The Kentucky Kernel
UNIVERSITY OF KENTUCKY
Faculty Volley Ball Game
One of Big Features
Last Wednesday evening the University gymnasium was the scene of
a most successful athletic carnival,
the purpose of which was to raise
money for the athletic fund. The
eram was vare,l interesting, and well
prepared, consisting of boxing, wrestling, games, dances and music.
First on the program was Mr. Bart-let- t,
who amazed his audience by his
daring work on the high bar. Among
his stunts were the "fly away" and
the "giant swing" which are seldom
seen outside of a professional performance. Later on he gave an exhibition of .his prowess on the parallel
bars and was equally as good at this
as his former act.
A wrestling match between Benson
and Magregor was the. next feature.
The time allowed for this match was
eight minutes, and the two heavy
weights grappled with each other until the time was up, without either
man winning a decision.
Margaret Parrish, in a quaint,
dress, delighted the audience with her dancing of "Dixie."
This dainty little lady, as she danced
to that good old southern tune, completely won the admiration of all who
saw her, and she is Justly deserving
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MEMBER OF FLYING
SQUADRON AT HALL
Doctor Isaac Matlick Yonan, former
Persian and Assyrian resident and a
member of the famous Flying Squadron, addressed the young women of
the dormitories Sunday afternoon at
His subject was the Ar
"Every village was destroyed," Doctor Yonan said In part. "Armenia was
not left a home, a church, or even a
book. Her war dead are
the- entire race. One hundred thousand maidens and women were auctioned and are now slaves in Turkish
The remainder of the Arharems.
menians and Assyrians who were subjects of the Turkish exile are scattered
over Mesopotamia and the Caucassus.
Among them are 400,000 orphans.
Without the aid of the United States
nil would have perished. Their plight
today Is terrible beyond words to describe.
octor Yonan In his talk made a
plea that the students would continue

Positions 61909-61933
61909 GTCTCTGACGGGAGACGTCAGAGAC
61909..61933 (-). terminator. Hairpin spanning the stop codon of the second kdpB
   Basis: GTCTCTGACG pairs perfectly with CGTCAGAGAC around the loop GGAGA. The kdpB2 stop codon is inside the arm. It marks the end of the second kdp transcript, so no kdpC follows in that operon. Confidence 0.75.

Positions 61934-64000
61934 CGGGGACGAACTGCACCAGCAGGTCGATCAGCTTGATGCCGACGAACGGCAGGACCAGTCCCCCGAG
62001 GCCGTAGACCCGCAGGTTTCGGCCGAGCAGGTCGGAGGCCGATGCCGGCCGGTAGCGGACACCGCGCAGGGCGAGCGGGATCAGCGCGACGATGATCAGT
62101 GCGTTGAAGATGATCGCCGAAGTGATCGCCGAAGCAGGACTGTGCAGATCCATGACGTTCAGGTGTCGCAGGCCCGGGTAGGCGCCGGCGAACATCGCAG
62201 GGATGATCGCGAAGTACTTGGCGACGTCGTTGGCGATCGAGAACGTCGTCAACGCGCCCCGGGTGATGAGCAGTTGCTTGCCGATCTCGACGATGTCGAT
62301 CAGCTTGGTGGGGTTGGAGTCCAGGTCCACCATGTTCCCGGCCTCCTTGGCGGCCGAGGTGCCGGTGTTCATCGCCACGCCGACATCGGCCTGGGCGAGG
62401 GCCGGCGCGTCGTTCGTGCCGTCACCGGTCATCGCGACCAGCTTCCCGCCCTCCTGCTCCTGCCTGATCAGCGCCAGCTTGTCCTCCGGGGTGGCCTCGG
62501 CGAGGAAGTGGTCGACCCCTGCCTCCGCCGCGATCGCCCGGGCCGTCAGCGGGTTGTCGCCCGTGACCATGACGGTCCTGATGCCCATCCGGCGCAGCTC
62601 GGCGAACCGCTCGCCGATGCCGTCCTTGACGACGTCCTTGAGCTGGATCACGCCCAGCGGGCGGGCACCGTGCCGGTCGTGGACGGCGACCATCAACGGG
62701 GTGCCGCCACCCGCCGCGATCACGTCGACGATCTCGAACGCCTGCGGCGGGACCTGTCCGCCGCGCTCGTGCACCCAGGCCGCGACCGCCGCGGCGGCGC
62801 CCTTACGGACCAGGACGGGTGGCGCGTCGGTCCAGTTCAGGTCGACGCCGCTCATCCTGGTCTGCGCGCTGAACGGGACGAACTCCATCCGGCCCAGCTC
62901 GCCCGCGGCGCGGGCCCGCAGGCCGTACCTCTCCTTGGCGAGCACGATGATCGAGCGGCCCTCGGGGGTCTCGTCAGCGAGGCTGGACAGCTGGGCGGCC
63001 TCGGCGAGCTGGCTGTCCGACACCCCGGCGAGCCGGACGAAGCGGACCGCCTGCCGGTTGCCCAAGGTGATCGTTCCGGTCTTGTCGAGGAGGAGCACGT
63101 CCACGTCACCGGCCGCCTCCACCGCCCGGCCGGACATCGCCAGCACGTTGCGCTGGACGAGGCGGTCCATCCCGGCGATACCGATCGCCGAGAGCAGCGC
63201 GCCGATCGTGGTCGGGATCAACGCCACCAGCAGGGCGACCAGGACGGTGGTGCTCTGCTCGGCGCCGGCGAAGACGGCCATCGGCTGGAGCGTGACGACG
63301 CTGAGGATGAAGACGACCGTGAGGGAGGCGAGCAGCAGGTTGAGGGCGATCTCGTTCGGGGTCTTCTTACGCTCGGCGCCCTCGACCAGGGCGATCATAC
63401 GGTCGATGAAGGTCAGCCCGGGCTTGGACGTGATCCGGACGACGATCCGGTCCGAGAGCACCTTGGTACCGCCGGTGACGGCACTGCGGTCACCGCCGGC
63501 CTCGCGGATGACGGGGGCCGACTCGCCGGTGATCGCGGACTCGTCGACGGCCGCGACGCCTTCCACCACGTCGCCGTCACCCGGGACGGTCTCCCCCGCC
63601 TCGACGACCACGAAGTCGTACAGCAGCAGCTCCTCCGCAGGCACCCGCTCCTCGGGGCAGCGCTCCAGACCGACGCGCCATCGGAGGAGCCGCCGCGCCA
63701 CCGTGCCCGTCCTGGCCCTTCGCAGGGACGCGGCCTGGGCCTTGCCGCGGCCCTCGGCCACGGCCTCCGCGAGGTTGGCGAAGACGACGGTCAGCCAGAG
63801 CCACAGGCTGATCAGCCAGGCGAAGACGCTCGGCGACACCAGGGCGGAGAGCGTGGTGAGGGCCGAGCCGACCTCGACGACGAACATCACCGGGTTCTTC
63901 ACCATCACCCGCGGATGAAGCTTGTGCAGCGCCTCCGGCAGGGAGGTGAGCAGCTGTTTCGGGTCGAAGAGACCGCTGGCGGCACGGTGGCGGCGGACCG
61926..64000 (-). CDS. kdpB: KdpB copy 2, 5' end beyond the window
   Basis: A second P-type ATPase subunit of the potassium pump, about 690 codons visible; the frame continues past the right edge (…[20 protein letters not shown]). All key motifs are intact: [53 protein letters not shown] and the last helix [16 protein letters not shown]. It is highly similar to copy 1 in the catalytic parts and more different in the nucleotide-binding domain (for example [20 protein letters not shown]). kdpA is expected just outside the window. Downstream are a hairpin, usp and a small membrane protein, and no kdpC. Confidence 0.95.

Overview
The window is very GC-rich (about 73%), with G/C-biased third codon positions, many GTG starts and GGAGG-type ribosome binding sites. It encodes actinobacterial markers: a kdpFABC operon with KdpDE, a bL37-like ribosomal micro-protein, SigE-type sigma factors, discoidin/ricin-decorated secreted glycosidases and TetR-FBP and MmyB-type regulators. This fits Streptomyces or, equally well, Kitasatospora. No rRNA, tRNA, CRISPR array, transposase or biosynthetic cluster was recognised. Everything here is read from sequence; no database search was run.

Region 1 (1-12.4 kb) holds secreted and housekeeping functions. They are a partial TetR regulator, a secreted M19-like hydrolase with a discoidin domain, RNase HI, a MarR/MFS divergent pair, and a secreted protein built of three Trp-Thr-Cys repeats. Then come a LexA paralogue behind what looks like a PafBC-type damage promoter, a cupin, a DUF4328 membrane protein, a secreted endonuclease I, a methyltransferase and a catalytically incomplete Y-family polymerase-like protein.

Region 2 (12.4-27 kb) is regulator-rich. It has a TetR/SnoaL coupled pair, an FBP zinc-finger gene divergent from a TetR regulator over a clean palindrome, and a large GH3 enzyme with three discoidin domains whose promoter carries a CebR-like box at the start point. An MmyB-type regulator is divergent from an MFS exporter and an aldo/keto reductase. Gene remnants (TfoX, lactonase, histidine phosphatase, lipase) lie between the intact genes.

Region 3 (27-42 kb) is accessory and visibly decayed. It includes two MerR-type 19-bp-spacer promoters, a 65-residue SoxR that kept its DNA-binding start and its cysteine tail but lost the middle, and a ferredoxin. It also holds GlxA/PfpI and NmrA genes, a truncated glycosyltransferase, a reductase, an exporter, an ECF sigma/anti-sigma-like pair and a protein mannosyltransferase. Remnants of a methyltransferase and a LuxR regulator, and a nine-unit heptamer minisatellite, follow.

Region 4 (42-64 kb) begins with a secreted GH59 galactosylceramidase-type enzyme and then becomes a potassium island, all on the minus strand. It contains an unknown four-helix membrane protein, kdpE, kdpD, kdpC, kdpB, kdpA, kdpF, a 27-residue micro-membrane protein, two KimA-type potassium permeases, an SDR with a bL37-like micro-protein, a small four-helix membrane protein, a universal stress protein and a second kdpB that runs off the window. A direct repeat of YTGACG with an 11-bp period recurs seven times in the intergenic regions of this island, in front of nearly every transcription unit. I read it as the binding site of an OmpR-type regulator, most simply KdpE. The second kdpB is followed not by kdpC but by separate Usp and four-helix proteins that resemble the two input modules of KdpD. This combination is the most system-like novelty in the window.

to interest themselves in the Armenian need and would give them what
help they can.
APRIL 30, 1920
HOOVER ENTHUSIASTS 6LEE CLUB TO PRESENT LOUISVILLE SPEAKER
AT WOMAN'S LEAGUE
ORGANIZE CLUB HERE
AT ATHLETIC CARNIVAL
ATTRACTIVE CONCERT "Social Hygiene"
Members login Campaign For Petitioners.
Sunday evening at Petterson Hall
following tho Y. W. and Y. M. C. A.
services, the students of the University organized a Hoover Club to start
the boom in Lexington for this candidate for the presidency. Captain Kerry
who is touring the State in the interest of the Hoover nomination, was
introduced to the audience by Dr.
who had made his acquaintance
in France while both were in the
After a short talk in which he
urged those students who will honestly back Hoover to organize, a president of the club, Miller and a
Claribel Kay, were elected.
Miss Adele Slade was made publicity
manager of the campaign in which it
is planned to canvass all the University for Hoover support. Twenty-fiv- e
thousand petitioners for his nomination are desired from Kentucky.
Record Performance Announced For Tuesday,
May 4, In Chapel
The University Glee Club will present to the people of Lexington, a program similar to that given on their
notable tour of the southwestern part
of the State, in the University chapel
on the evening of Tuesday, May 4, at
8:15 o'clock under the direction of
Professor Carl Lamport.
The Qlee Club needs no introduction
here, and reports that came In of the
success with which they met on their